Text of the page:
Continued: https://www.thenation.com/article/abortion-and-love/

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UK- An abortion at the age of 23 gave me freedom

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An abortion at the age of 23 gave me freedom
During the Irish referendum, there was a lot of talk about abortion in extreme cases, but some – like mine – are banal but necessary

Hadley Freeman
Sat 2 Jun 2018

When I was 23, my life forked. Until then, it had felt like one of those LA freeways with half a dozen lanes: I had options in terms of which path I took, but they were all going in the same general direction.

I was barely making a living in a job I enjoyed, and living in a dump with friends I adored. Life was wide open. Then one day I took a pregnancy test and suddenly there were two directions for me: have the baby or don’t. I cried on the bathroom floor with my best friend, but the tears were out of embarrassment that I had been so careless. They weren’t out of fear. It was years before I appreciated what a privilege that was.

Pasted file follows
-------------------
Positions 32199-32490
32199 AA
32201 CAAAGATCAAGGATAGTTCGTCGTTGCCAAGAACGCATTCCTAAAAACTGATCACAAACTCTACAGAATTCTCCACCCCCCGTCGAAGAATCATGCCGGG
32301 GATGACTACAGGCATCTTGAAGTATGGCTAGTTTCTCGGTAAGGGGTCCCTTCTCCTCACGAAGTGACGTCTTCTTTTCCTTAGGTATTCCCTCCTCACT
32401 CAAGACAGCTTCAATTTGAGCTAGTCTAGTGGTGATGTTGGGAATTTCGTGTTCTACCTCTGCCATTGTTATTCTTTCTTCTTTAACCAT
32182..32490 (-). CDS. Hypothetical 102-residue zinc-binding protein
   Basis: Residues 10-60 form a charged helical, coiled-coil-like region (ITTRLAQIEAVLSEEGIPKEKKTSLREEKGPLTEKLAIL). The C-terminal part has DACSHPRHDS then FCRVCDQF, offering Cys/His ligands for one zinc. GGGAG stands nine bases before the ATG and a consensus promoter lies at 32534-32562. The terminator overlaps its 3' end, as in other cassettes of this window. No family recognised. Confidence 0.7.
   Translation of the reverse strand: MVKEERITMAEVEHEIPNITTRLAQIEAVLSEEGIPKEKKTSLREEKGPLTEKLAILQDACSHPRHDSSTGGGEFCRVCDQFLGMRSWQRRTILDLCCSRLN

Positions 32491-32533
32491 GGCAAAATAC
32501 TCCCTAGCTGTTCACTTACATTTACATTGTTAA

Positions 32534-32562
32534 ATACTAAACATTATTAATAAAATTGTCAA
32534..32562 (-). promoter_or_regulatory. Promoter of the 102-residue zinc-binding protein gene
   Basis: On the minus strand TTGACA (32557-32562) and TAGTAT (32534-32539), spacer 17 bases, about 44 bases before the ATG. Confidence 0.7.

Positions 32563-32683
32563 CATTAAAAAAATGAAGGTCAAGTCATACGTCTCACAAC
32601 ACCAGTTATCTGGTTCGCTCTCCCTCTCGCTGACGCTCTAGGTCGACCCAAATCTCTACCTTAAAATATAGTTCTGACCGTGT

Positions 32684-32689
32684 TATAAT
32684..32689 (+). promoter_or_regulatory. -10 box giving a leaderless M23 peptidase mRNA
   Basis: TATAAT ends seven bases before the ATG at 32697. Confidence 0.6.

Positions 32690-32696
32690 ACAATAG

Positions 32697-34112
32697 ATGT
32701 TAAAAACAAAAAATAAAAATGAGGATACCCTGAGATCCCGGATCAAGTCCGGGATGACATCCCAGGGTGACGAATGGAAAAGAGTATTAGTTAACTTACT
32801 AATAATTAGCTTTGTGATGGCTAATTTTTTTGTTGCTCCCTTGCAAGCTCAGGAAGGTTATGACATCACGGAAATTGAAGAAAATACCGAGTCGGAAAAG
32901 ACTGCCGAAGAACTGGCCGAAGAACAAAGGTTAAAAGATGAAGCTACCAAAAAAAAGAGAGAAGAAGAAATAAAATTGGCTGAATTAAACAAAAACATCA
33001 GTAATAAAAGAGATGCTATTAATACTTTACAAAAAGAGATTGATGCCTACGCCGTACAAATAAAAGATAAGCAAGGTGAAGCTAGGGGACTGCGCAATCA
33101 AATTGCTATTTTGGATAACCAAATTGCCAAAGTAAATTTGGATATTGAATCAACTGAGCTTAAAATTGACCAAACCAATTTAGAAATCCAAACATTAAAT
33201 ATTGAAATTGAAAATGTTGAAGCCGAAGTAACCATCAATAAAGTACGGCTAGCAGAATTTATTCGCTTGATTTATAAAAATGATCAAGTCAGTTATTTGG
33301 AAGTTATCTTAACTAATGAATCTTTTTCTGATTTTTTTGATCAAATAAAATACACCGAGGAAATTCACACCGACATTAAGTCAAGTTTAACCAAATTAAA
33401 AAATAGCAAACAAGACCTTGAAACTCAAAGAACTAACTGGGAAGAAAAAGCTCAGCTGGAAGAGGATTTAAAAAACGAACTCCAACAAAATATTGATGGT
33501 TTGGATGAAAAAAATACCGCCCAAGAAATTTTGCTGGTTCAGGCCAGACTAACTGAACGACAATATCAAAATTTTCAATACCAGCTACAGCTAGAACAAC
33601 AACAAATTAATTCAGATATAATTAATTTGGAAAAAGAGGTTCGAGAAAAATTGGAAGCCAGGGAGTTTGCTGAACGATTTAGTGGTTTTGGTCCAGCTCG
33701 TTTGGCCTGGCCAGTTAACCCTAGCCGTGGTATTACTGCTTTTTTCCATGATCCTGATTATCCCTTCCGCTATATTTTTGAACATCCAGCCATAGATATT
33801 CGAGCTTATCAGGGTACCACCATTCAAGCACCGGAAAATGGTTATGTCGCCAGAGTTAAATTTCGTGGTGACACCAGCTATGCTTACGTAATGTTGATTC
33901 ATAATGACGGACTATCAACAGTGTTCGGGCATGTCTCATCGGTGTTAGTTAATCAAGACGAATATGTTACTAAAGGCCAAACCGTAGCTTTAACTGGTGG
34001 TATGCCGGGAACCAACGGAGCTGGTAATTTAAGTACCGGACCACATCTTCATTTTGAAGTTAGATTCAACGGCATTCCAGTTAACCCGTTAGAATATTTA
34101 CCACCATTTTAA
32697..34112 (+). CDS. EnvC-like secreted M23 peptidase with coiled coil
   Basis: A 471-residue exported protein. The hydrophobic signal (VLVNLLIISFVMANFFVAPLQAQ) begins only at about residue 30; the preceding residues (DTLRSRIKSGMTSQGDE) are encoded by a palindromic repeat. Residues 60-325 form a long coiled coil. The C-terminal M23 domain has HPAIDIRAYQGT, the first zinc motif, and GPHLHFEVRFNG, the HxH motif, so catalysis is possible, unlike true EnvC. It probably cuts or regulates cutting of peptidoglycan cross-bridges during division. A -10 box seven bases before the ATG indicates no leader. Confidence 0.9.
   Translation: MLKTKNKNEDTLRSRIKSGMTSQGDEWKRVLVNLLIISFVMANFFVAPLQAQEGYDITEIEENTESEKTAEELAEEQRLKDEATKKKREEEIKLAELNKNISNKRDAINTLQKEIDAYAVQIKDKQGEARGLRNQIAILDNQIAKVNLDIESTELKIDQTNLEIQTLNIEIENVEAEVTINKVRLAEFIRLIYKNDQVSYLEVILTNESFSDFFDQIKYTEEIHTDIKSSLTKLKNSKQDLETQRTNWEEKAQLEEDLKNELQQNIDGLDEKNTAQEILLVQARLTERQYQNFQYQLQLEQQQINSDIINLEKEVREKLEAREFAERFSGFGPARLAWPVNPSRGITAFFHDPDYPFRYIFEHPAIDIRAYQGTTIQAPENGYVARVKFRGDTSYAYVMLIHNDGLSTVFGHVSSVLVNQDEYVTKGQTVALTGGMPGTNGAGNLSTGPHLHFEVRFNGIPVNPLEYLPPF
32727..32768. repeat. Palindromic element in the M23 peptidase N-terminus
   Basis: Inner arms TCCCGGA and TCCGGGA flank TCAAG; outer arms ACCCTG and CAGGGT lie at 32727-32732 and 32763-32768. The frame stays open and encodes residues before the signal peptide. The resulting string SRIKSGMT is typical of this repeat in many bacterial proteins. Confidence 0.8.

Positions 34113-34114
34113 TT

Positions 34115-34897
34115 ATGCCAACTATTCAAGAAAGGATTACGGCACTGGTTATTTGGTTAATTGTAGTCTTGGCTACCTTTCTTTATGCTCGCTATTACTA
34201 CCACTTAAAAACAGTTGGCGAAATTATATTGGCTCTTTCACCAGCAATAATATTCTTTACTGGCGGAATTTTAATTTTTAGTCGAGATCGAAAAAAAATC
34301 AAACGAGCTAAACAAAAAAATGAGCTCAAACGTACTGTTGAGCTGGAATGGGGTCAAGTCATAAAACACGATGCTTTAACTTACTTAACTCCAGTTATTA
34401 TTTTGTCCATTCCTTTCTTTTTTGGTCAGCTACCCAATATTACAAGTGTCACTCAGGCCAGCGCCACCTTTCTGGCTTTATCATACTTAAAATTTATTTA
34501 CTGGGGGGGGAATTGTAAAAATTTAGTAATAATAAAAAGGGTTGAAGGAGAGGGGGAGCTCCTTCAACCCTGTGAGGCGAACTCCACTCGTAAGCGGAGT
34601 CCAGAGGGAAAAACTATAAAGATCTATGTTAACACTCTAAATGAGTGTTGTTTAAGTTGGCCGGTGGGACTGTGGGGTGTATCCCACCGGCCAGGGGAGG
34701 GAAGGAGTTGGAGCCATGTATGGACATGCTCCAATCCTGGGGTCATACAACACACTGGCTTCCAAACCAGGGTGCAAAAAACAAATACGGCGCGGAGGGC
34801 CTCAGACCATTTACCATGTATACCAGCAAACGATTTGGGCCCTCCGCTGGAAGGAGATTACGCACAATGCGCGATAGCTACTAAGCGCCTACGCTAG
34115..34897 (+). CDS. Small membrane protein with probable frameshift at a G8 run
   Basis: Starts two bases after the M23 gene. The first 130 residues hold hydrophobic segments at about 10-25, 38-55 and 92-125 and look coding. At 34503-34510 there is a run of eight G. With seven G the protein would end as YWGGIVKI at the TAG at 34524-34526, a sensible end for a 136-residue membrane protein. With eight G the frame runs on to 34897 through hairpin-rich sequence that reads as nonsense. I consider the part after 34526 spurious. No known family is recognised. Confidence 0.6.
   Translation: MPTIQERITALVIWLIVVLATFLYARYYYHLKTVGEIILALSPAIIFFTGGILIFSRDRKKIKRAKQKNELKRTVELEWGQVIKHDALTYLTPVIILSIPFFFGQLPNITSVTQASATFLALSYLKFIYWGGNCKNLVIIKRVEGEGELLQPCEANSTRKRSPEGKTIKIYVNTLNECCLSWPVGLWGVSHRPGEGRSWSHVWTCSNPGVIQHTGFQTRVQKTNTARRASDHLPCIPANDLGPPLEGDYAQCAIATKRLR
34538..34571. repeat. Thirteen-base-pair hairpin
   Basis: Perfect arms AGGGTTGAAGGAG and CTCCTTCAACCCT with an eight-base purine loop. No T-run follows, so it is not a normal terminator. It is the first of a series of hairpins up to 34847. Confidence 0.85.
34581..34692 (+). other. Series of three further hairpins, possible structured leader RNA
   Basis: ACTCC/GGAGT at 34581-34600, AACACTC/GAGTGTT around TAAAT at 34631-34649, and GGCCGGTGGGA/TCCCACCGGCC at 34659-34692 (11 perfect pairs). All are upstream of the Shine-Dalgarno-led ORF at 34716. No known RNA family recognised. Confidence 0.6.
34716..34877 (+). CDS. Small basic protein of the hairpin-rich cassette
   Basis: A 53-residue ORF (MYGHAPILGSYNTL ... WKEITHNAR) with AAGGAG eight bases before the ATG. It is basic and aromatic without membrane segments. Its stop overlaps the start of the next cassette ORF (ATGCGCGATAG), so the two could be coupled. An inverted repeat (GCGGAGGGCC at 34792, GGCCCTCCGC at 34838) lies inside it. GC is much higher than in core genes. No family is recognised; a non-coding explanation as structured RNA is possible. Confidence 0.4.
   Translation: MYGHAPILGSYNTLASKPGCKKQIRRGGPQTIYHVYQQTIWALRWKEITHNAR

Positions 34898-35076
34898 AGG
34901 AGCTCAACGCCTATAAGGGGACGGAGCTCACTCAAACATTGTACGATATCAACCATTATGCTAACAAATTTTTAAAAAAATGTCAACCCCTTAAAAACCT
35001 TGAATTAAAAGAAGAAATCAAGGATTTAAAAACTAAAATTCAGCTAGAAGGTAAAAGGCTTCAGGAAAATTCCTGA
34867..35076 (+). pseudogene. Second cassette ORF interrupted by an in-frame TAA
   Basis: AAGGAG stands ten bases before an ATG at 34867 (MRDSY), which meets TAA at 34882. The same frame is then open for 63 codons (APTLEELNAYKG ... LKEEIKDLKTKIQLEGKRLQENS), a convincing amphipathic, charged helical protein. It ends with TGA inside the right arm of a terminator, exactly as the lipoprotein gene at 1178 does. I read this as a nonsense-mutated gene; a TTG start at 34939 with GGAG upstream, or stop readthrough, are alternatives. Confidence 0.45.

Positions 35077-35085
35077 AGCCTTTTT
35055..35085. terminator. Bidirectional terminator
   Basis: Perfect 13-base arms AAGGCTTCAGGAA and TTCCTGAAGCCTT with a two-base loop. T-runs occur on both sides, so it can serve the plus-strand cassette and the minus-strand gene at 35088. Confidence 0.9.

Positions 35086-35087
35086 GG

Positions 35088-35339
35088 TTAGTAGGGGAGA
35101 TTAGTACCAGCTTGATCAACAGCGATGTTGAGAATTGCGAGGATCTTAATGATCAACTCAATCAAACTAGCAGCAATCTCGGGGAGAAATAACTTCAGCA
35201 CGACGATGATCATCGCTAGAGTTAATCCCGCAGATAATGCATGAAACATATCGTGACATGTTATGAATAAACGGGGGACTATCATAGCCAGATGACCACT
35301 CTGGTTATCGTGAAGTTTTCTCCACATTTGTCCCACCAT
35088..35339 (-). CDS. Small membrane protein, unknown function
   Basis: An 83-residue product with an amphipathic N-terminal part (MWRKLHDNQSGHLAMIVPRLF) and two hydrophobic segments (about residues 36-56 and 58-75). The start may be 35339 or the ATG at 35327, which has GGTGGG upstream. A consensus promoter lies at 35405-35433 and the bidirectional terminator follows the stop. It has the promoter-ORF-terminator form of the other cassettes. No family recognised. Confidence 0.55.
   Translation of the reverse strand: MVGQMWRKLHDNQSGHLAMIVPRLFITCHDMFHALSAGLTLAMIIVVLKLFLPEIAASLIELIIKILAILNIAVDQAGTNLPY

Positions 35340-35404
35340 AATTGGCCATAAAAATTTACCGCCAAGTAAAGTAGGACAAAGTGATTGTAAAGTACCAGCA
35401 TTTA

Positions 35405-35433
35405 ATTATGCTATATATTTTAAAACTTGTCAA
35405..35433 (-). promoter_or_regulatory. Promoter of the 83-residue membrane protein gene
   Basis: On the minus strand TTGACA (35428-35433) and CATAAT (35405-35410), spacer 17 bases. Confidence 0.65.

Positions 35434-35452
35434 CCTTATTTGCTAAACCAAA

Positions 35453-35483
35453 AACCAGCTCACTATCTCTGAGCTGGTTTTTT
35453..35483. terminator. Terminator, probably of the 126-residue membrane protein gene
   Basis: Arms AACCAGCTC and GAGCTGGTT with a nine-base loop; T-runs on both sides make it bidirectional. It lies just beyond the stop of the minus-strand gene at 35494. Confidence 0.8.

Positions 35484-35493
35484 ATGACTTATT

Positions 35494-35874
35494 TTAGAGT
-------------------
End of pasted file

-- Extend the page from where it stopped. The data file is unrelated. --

Continued: https://www.theguardian.com/commentisfree/2018/jun/02/an-abortion-at-the-age-of-23-gave-me-freedom

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‘North is next’: fresh fight for grassroots power that beat Ireland abortion ban

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'North is next’: fresh fight for grassroots power that beat Ireland abortion ban
Women who rallied across borders to win referendum have their sights set on Northern Ireland and northern Australia

Melissa Davey
Fri 1 Jun 2018